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The Great GPU shortage isn't ending anytime soon

Discussion in 'Graphics Cards' started by Sarge2255, 20 Aug 2021.

  1. philo-sofa

    Hitman

    Joined: 22 Oct 2012

    Posts: 899

    GPUs seem to be going out of stock again.
    Maybe it’s just waxing and waning as deliveries land, but it’s a lot harder to buy a GPU this month than last.
     
  2. CashmereThoughts

    Associate

    Joined: 12 Nov 2020

    Posts: 40

    When 3080ti FE’s drop at certain competitor sites, they’re in stock for good 20 minutes.
     
  3. CashmereThoughts

    Associate

    Joined: 12 Nov 2020

    Posts: 40

    Either way, isn’t it good for GPU shortages?
     
  4. KompuKare

    Wise Guy

    Joined: 31 Dec 2010

    Posts: 1,255

    Location: Sussex

    Just for once, that is not the cause.
    But the car manufacturers have largely only themselves to blame: they are so obsessed with just-in-time that keeping stock is alien to them. Then when Coronavirus hit and consumer spending initially nose-dived, they all miscalculated and cut back chip orders. Once they realised that their demand actually continues to be high (more people don't want to use public transport - pollution, congestion, and cities even more overrun by cards be dammed), they eventually ordered more chips but found themselves at the very back of the queue.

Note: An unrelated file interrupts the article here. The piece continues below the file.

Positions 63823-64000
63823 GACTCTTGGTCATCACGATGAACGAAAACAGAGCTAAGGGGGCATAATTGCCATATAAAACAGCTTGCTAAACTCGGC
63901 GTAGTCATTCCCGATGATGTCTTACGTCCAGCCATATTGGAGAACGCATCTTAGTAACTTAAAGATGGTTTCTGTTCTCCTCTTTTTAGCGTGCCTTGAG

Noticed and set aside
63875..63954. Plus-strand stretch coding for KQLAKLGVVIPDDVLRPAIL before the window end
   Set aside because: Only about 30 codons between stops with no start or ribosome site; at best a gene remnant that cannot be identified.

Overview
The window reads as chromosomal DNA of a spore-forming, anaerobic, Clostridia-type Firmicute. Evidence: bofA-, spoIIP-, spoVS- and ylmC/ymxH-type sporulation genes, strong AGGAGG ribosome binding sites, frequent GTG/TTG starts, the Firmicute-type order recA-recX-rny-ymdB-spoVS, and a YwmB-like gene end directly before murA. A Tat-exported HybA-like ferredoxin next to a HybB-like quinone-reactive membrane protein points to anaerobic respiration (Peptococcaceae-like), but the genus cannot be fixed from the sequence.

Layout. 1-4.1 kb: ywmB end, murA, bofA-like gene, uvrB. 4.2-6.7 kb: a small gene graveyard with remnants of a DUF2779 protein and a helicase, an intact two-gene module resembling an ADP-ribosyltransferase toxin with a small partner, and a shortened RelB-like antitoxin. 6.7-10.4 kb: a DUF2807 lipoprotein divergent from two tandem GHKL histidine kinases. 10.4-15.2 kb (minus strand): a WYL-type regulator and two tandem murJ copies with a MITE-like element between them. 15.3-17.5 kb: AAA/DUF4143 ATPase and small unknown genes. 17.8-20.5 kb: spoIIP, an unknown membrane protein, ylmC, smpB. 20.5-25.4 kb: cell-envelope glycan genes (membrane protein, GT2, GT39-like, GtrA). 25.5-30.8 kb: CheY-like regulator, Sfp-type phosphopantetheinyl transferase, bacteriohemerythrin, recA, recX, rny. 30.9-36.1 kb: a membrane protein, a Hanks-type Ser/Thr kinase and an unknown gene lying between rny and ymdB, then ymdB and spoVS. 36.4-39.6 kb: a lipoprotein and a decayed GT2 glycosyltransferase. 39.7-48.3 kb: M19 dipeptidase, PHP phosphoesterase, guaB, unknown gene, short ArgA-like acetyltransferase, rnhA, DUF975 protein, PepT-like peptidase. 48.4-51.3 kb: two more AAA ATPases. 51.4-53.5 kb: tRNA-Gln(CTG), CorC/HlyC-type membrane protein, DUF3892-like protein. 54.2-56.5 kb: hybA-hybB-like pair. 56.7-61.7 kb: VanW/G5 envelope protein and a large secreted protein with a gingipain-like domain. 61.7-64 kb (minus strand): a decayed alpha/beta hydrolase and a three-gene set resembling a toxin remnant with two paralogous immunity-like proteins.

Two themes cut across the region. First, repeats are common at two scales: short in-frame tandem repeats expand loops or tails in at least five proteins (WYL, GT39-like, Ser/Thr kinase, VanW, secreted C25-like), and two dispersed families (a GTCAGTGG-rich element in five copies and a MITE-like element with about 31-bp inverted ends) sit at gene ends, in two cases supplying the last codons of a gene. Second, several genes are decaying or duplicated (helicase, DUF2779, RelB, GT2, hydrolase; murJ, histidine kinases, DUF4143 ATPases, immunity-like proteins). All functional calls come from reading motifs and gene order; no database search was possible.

About the only parallels with Brexit is that nobody keeps any inventory so disrupting supply chains is very risky as UK2021+ is finding.
     
  5. KompuKare

    Wise Guy

    Joined: 31 Dec 2010

    Posts: 1,255

    Location: Sussex

    Maybe.
    While GA100 is made on TSMC's 7nm process (however much Nvidia like to moan about wafer prices, for their most important and very expensive data centre and AI chip they had the sense to go for the best process), from the specs I quoted from TPU earlier this card looks to be so cut down that it should just be able to use parts not suitable for any other products based on GA100.

    There is no gaming card based on GA100 anyhow.
     
  6. Cooper

    Mobster

    Joined: 16 Jun 2004

    Posts: 2,937

    Sigh...you thought I was being serious? :rolleyes:

    Just to be clear, it was a **** take on all the idiots who blame Brexit...for like, Everything.
     
  7. KNiVES

    Capodecina

    Joined: 4 Jan 2005

    Posts: 14,871

    I work in a car parts extrusion plant in the midlands, management is in discussion about layoffs and four-day working weeks (fifth day not paid) after furlough scheme ends in September. There are signs things are getting worse. In our weekly memo the operations director said orders are dropping and are even lower than this time last year. They've stopped all capital investment in the plant and gone into survival mode. The situation is horrendous.

    The logistics people who collectively decided to stop ordering chips for cars just because we had a lockdown for a couple of months early 2020 have been variously described as naive, incompetent and much, much worse depending on who you talk to.